Key Stage 4
Music is not only an international language, with cultural and historical significance leading right back to early human civilisation, it is also a means of communal and self-expression; giving us the ability to explore ourselves and the world around us in a unique and powerful way.
Students will develop musical understanding and skills in class through: Listening to and appraising a rich variety of music from a wide range of genres and eras; performing music on instruments and by using their voices (on their own and as part of an ensemble) and through the composition of their own music, acoustically or through the use of appropriate music technologies; both in response to a specific stimuli or brief and as a creative exploration of their own concepts and ideas.
Skills developed through the study of this subject are not only scientifically proven to develop cognitive processing and problem solving, as well as memory and information recall, but also help with emotional, interpersonal and creative development and expression. This qualification directly supports the future study of Music, Music Technology and/or other Performing Arts Subjects in Further and Higher Education, as well as providing the skills and confidence useful when applying to a wide variety of courses from Law to Medicine, Media Studies to Journalism. Careers related to, or part of, the music industry are as equally varied; from music producers to sound engineers, entertainment attorneys in law to speech pathologists and music therapists, there are music related careers in every sector.
There are 3 ways progress in Music is assessed from KS3 – KS5:
Listening & Appraising – where they will be graded on:
- Analytical and evaluative skills (using relevant information regarding the set work or unfamiliar listening piece)
- Depth of knowledge of key musical features and elements (again relevant to the set work or unfamiliar piece)
- Accurate use of appropriate musical vocabulary (linking this vocabulary to the correct musical elements)
- Convincing writing skills (clarity, organisation, spelling, punctuation and grammar)
Performance (Solo/Ensemble) – where they will be graded on:
- Technical control and handling of the sonority (voice and/or Instrumental)
- Style & expression (tempo, dynamics, phrasing, articulation and communication)
- Accuracy & fluency (playing/singing notes correctly & coherently)
- Ensemble skills (contributing effectively in a group)
Composition (Free/Set Brief) – where they will be graded on:
- Developing musical ideas (successful development and extension of imaginative musical ideas and handling of stylistic characteristics and conventions)
- Technical control (handling and exploitation of instrumental/vocal forces and musical elements, as well as textural contrast)
- Musical coherence (creating a sense of wholeness and direction through ensuring fluency and contrast between sections)
In addition to class music lessons, there are many other ways music is embedded into expressions and celebrations of school life, such as assemblies, award events and Founders’ Day which are enhanced by musical performances. There are countless ways in which students can participate in music activities beyond the classroom: Vocal and instrumental tuition are available to students in all years; a wide range of extra-curricular musical activities (choirs, instrumental groups and workshops) take place each week which are open to all students and staff; there are numerous opportunities for students to perform in concerts, recitals, services and events, as well as school based competitions to celebrate and promote young talents within in school, and in the local community.In Key Stage 3 students will develop and reinforce their musical understanding and practical skills. They will do this by listening and appraising, composing and performing music using their voices, instruments and music technology (from basic concepts such as Rhythm and Notation at the beginning of year 7 to creating their own musicals and sharing their musical inspirations in Year 8) in order to strengthen their creative ability, self-confidence and self-expression. The course at KS3 will also give students a chance to explore all of the Ares of Study covered in the GCSE Music course in order for them to gain a good perspective of what studying the course will be like, and to best prepare those that choose to continue studying the subject by providing them with a good breadth of knowledge to expand upon in KS4.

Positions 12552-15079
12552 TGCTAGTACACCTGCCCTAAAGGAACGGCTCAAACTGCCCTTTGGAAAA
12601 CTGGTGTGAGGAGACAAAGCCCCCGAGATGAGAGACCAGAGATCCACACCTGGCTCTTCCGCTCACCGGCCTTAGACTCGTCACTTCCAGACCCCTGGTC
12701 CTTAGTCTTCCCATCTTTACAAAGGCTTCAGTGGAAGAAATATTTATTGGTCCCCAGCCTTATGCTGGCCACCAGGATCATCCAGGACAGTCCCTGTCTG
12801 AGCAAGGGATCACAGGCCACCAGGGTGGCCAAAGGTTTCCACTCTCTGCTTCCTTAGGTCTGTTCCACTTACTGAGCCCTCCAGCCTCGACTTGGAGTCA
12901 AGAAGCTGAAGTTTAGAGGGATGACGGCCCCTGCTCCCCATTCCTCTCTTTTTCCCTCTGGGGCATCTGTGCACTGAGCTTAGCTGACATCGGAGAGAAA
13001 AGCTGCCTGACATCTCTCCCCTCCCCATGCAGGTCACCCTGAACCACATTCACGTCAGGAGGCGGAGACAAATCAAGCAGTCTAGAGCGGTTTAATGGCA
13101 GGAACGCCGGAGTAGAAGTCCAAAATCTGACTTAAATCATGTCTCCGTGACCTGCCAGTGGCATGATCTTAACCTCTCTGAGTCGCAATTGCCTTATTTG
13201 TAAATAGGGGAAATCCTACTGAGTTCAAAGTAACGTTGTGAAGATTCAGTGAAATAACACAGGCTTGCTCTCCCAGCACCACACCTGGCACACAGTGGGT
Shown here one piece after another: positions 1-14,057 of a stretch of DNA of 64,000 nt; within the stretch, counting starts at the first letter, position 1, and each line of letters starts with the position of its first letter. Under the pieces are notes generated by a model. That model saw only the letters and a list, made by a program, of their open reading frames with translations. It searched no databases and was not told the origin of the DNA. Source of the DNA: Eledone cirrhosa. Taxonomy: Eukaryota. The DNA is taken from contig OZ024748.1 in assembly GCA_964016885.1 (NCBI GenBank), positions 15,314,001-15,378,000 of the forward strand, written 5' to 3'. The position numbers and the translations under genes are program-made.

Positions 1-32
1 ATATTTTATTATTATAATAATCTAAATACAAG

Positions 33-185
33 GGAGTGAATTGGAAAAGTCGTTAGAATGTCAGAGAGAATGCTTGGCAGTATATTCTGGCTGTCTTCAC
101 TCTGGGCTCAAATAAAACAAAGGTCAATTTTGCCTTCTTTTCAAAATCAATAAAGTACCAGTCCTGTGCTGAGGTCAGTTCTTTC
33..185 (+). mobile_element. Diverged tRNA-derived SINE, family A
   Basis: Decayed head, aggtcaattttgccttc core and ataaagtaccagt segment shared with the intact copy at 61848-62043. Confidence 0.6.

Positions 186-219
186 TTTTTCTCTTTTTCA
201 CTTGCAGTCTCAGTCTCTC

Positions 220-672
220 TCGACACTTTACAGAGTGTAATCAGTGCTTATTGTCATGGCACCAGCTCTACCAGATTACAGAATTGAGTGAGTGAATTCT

KS4 Curriculum Overview:
At Key Stage 4 the GCSE Music course focuses around the continued enhancement and exploration of the 3 core musical skills: Listening & Appraising, Composing and performing, yet in much more depth than during KS3.
Through Edexcel (our chosen exam board) our students will explore these skills in conjunction with 4 Areas of Study:
AoS 1 – Instrumental Music 1700 – 1820 (which covers the late Baroque, Classical and Early Romantic eras of Western Classical Music & Instruments of the Orchestra)
AoS 2 – Vocal Music (this broad topic covers all vocal music from all genres, classical and popular music)
AoS 3 – Music for Stage & Screen (covering all stage & screen mediums – including musicals, opera, films & TV programmes)
AoS 4 – Fusions (this includes a range of combined musical cultures, for example; Bhangra, Salsa, African, Celtic, Afro-Cuban and Latin American music).
KS4 Course Outline:
PAPER 1 – Performing – 30%
You must complete 2 performances, 1 as a soloist and 1 as a member of an ensemble (including a duet). By the end of Year 11, you should aim to be performing at approximately grade 4 standard. The most suitable repertoire is a piece from a graded examination (eg. ABRSM, Trinity College or LCM).